Boosting SpLSA for Text Classification
(2017) Hurtado, Julio; Mendoza, Marcelo; Nanculef, Ricardo
Text classification is a challenge in document labeling tasks such as spam filtering and sentiment analysis. Due to the descriptive richness of generative approaches such as probabilistic Latent Semantic Analysis (pLSA), documents are often modeled using these kind of strategies. Recently, a supervised extension of pLSA (spLSA [10]) has been proposed for human action recognition in the context of computer vision. In this paper we propose to extend spLSA to be used in text classification. We do this by introducing two extensions in spLSA: (a) Regularized spLSA, and (b) Label uncertainty in spLSA. We evaluate the proposal in spam filtering and sentiment analysis classification tasks. Experimental results show that spLSA outperforms pLSA in both tasks. In addition, our extensions favor fast convergence suggesting that the use of spLSA may reduce training time while achieving the same accuracy as more expensive methods such as sLDA or SVM.
The diminishing variance algorithm for real‐time reduction of motion artifacts in MRI
(1995) Sachs, T.S.; Meyer, C.H.; Irarrazabal, Pablo; Hu, B.S.; Nishimura, D.G.; Macovski, A.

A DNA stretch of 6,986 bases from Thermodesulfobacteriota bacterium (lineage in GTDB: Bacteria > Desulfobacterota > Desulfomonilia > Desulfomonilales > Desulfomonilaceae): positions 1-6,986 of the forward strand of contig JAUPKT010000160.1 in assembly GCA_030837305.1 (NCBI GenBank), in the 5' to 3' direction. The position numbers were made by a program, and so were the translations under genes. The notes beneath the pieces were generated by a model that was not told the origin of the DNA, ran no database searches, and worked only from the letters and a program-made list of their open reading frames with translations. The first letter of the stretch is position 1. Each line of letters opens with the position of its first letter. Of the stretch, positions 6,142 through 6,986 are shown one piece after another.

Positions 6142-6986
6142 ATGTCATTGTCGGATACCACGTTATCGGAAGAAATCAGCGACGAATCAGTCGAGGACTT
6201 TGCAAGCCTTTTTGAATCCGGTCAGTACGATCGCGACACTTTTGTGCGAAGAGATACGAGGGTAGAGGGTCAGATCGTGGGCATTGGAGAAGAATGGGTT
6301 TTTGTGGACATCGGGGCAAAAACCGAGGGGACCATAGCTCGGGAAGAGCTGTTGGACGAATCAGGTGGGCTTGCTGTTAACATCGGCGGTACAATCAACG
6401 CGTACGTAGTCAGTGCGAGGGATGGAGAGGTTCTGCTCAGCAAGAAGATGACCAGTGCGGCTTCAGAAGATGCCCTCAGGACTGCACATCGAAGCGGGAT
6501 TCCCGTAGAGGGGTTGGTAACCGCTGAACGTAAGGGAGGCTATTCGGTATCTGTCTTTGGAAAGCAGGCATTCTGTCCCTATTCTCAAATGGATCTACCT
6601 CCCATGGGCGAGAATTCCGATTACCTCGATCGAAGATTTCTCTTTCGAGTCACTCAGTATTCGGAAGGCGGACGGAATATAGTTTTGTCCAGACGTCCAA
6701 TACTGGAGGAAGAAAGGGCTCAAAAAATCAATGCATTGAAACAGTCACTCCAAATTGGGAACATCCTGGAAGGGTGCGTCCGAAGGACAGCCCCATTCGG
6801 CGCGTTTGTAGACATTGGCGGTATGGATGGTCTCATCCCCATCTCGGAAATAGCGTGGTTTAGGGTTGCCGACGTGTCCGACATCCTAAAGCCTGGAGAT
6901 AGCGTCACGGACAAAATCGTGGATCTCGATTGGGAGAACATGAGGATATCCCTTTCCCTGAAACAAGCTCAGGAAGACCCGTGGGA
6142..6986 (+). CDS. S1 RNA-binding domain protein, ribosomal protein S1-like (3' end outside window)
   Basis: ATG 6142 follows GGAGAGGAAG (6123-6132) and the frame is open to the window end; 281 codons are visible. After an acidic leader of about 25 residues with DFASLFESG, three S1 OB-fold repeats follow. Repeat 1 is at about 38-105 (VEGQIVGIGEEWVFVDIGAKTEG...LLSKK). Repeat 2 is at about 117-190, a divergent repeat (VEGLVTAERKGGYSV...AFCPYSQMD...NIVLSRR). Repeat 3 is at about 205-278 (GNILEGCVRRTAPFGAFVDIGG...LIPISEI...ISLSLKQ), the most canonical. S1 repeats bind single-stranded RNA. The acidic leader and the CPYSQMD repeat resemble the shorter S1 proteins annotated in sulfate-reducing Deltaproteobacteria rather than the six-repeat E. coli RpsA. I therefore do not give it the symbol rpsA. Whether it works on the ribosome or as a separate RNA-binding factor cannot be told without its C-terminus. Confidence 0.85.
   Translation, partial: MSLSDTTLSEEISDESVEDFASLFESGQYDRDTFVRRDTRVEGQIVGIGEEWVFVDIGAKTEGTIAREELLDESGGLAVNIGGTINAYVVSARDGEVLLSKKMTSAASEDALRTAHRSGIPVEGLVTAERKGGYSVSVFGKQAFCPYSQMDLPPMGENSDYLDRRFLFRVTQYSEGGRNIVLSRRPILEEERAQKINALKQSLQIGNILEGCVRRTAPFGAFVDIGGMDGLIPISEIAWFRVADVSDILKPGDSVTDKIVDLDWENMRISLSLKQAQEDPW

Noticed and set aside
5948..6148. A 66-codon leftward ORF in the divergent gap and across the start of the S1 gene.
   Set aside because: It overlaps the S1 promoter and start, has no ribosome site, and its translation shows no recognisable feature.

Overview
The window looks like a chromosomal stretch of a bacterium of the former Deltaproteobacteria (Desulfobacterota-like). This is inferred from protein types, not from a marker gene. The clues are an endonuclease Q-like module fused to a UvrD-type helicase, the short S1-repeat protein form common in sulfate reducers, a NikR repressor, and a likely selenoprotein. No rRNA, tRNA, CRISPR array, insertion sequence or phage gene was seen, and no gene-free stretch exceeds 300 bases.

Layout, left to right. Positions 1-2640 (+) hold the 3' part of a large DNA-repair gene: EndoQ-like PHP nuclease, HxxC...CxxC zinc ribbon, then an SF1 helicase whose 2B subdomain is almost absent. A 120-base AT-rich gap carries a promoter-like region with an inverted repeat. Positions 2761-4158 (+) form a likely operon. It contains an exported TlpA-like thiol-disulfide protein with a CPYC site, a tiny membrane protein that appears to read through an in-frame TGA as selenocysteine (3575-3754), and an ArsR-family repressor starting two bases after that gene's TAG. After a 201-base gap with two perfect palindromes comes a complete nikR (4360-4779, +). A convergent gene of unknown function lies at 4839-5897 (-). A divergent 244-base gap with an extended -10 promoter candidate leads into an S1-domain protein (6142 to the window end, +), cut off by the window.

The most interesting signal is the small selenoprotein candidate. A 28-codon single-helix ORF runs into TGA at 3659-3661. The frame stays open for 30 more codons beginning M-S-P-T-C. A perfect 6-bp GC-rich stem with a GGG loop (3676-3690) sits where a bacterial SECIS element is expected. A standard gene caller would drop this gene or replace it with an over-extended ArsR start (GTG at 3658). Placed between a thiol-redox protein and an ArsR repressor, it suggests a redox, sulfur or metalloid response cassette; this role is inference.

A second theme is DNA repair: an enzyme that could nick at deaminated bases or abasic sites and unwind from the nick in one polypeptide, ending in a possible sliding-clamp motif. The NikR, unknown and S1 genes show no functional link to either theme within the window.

A technique has been developed whereby motion can be detected in real time during the acquisition of data. This enables the implementation of several algorithms to reduce or eliminate motion effects from an image as it is being acquired. One such algorithm previously described is the acceptance/rejection method. This paper deals with another real‐time algorithm called the diminishing variance algorithm (DVA). With this method, a complete set of preliminary data is acquired along with information about the relative motion position of each frame of data. After all the preliminary data are acquired, the position information is used to determine which data frames are most corrupted by motion. Frames of data are then reacquired, starting with the most corrupted one. The position information is continually updated in an iterative process; therefore, each subsequent reacquisition is always done on the worst frame of data. The algorithm has been implemented on several different types of sequences. Preliminary in vivo studies indicate that motion artifacts are dramatically reduced. Copyright © 1995 Wiley‐Liss, Inc., A Wiley Company